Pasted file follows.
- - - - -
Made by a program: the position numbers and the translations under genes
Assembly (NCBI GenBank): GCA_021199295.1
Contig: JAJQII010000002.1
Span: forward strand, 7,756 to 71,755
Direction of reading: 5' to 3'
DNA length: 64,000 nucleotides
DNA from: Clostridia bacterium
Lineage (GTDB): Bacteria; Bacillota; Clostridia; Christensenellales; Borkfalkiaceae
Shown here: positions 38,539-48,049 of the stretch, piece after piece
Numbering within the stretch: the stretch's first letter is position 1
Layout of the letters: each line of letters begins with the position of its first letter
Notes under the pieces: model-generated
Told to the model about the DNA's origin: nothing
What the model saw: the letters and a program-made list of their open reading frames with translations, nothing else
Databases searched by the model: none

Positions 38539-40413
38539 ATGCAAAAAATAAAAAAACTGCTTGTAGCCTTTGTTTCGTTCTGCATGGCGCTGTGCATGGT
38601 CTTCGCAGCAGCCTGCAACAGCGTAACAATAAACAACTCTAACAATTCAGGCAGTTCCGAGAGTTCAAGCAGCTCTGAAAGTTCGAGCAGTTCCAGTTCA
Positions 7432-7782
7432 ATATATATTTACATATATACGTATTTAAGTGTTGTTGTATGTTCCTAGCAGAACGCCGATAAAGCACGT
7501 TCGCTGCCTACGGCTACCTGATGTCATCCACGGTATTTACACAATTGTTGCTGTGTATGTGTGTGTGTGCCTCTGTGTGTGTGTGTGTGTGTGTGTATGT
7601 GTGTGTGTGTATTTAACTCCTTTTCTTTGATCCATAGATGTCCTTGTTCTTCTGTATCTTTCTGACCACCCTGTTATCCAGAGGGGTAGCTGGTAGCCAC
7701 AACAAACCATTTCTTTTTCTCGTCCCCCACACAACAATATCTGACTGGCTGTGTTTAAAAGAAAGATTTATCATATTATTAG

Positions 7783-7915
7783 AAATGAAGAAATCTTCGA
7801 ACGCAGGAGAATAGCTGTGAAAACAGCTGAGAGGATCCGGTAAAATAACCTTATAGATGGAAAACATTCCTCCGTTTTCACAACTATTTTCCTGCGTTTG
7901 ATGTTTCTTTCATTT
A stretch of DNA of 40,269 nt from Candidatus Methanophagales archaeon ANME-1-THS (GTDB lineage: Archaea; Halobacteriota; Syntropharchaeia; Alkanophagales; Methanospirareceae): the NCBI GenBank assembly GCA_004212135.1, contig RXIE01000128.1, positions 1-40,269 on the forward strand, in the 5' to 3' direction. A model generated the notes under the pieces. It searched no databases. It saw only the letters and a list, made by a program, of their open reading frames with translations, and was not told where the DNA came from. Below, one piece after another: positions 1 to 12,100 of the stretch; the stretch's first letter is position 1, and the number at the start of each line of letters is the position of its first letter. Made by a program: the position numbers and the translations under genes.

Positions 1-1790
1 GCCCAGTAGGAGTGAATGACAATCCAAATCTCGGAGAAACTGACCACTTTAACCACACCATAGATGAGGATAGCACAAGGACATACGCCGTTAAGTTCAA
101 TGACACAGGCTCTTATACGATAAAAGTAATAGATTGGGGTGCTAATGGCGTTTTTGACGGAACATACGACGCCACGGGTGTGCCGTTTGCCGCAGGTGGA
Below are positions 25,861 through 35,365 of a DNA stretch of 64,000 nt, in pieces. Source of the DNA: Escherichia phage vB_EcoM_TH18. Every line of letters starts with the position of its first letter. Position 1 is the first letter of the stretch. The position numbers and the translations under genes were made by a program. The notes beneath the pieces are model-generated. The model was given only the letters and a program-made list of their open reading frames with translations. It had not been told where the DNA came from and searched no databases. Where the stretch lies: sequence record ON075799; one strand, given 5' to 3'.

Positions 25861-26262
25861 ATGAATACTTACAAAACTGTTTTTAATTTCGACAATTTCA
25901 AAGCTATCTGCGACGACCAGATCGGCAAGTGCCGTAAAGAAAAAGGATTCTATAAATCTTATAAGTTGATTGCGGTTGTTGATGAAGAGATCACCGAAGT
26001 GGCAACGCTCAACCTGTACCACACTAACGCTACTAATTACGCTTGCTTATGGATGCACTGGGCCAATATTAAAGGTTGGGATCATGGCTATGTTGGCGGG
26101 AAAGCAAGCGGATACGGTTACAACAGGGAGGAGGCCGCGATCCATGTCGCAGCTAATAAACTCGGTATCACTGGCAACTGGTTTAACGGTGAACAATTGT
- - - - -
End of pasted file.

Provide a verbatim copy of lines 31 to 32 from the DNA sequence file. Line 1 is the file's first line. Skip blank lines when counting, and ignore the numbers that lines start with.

101 TGACACAGGCTCTTATACGATAAAAGTAATAGATTGGGGTGCTAATGGCGTTTTTGACGGAACATACGACGCCACGGGTGTGCCGTTTGCCGCAGGTGGA
Below are positions 25,861 through 35,365 of a DNA stretch of 64,000 nt, in pieces. Source of the DNA: Escherichia phage vB_EcoM_TH18. Every line of letters starts with the position of its first letter. Position 1 is the first letter of the stretch. The position numbers and the translations under genes were made by a program. The notes beneath the pieces are model-generated. The model was given only the letters and a program-made list of their open reading frames with translations. It had not been told where the DNA came from and searched no databases. Where the stretch lies: sequence record ON075799; one strand, given 5' to 3'.